Legal and Practical Impact on Fund Managers of New Federal Law Ending Forced Arbitration of Sexual Harassment and Assault Claims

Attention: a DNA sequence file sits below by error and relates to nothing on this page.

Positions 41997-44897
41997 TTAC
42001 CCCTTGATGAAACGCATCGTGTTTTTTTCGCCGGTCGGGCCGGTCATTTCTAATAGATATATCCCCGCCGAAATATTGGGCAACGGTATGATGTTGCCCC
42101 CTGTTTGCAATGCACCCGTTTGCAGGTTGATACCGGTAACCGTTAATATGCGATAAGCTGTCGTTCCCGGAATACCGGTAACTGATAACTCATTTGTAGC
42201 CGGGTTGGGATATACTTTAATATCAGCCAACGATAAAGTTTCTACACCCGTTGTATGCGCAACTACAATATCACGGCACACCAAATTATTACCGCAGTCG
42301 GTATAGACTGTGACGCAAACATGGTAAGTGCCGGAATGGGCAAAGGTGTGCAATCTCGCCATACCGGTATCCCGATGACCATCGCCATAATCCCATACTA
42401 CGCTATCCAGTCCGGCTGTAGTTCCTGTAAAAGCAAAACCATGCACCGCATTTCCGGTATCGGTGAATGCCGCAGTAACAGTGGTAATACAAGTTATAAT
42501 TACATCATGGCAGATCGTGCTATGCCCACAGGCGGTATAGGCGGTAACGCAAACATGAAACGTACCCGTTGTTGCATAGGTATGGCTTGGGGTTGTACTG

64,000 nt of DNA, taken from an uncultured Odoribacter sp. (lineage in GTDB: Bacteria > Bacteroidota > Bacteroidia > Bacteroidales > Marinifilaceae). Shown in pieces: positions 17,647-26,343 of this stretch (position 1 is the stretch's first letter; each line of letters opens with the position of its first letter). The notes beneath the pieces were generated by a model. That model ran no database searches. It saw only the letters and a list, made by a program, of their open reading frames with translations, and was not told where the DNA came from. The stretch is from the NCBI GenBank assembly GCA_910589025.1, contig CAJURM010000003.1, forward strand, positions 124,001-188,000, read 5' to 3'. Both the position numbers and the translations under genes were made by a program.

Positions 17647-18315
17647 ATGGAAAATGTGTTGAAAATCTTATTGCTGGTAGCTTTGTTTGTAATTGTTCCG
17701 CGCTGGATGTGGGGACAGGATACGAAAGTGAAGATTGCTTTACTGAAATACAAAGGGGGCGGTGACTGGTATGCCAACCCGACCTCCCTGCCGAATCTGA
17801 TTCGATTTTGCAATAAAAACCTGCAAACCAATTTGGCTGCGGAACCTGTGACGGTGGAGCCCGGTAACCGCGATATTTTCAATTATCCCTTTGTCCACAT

Mandatory, predispute arbitration agreements have become popular in the private funds industry. Employers and other supporters point to arbitration as a fast, efficient and, perhaps most importantly, confidential method to resolve employment-related disputes. Some employees and employee advocates, however, believe mandatory arbitration silences victims and allows employers to avoid the full consequences of their unlawful conduct. Those criticisms intensified in the #MeToo era and led several state legislatures to ban predispute arbitration agreements as to sexual harassment – and, in some cases, all discrimination – claims. Those state laws have been largely ineffective because courts found them to be preempted by the Federal Arbitration Act (FAA). In response, Congress recently created an exemption to the FAA – the Ending Forced Arbitration of Sexual Assault and Sexual Harassment Act of 2021 (the Act) – that significantly limits the ability of PE firms, their portfolio companies and other employers to implement and enforce arbitration agreements as to claims alleging sexual harassment or sexual assault. In a guest article, Jeffrey W. Rubin and J. Ian Downes, counsel and partner, respectively, at Dechert LLP, explore the backdrop against which the Act was passed; prohibitions in the Act; unanswered questions left by the Act; and practical steps PE firms and their portfolio companies can take now to address the Act in existing and future arbitration agreements. See “How Investment Managers Can Prevent and Manage Claims of Harassment in the Age of #MeToo” (Dec. 14, 2017).

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